Okay. the other thing that I had was a question- sorry, I'm taking so long. I thought you said somewhere in between that only four of the five hindrances appear the moment of death...
They can all appear, it's just that in the canon when they mentioned the hindrances that can appear at death they make explicit reference only to four.
Ah, okay. Okay. So even though...
Sloth and torpor is implicitly there when the Buddha's saying "Be mindful and alert, don't be slothful, Don't be torpid.
Okay. Then the other question that was coming up was remembering the Triple Gem at the moment of death, is that is that of any value because I've been told that remembering the Buddha dharma and sangha is a kind of right view is it's connected with the right view in a way,
but what's connected is with conviction. And our conviction is Buddha's why is because what? Because we believe that he really was awakened. So that connects with conviction as a quality that's useful to have.
In that particular context is it more useful to actually just think that okay, awakening is possible? Or is it more useful to think that this was the one sage whose teachings are the ones that actually lead to awakening.
Well, you want to have both: Yes, it is possible, and this is the guy who knows the way.
Okay, both of those are required. Okay. The one question that was coming around about spirits was that, you know, oftentimes I've heard- at least it when whenever talk around spirits actually starts somewhere among my friends or something- dharma friends. Usually the question comes about, is there anything over there? Is there anything there? And sometimes some people say there is nothing there and can't really pinpoint what is there. Can you point out this is the one that is the spirit that is the one is a spirit? I thought of answering that in this way. I thought, why not be saying, "Okay, what is it clinging to? Is there something that it can cling to? And if there is something that it is clinging to- whatever being is there that is actually clinging to it- That would be the sort of...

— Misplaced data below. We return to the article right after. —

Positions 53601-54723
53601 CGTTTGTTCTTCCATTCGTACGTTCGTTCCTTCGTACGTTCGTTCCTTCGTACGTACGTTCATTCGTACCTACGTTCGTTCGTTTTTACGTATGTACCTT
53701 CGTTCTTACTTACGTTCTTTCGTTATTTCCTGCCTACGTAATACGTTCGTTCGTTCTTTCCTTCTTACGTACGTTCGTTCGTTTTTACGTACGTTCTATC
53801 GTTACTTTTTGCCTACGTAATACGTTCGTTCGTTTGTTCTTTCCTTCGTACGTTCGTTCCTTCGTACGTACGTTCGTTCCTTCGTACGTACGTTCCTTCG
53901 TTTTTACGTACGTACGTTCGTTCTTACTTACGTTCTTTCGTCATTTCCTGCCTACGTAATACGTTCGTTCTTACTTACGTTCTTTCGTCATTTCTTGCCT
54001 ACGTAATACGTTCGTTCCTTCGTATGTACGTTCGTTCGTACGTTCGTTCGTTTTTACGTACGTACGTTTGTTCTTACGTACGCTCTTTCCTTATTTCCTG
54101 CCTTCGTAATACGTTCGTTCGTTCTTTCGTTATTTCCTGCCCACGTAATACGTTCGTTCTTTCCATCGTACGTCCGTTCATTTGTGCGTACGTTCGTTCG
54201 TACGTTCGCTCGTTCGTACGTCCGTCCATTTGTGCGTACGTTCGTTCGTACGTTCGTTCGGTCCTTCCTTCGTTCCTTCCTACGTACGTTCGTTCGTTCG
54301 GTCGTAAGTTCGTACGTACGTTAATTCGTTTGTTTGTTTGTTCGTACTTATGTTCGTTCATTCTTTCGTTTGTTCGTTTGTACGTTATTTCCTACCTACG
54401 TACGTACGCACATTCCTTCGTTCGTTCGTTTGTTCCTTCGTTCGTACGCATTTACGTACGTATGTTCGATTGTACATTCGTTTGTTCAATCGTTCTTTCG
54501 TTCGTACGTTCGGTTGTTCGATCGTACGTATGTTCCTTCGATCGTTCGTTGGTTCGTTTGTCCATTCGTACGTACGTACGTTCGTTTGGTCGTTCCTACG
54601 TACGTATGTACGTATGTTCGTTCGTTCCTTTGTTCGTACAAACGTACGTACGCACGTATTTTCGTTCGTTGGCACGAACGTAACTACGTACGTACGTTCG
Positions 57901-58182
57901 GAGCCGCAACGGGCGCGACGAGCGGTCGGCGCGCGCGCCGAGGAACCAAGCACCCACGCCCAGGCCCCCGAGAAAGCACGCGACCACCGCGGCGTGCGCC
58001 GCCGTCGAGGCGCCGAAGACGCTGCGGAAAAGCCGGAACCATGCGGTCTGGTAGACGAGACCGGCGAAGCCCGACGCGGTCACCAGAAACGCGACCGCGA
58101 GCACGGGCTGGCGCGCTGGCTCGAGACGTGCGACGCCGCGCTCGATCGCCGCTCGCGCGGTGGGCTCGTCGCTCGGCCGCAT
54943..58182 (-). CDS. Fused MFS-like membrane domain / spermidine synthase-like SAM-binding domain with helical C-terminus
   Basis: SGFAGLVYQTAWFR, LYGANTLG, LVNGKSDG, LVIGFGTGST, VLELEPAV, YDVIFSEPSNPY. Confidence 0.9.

What we think what we think of as spirits is actually kind of an interim rebirth. Right? Again, the rebirth comes because of what? It comes because of becoming and becoming happens, because of clinging.
Okay. Last question. One thing that you mentioned was justice- don't bother about it at the moment of death. Okay, that somebody deserves to suffer at the moment of death. You've written an essay also Goodwill over justice?
Wisdom over justice.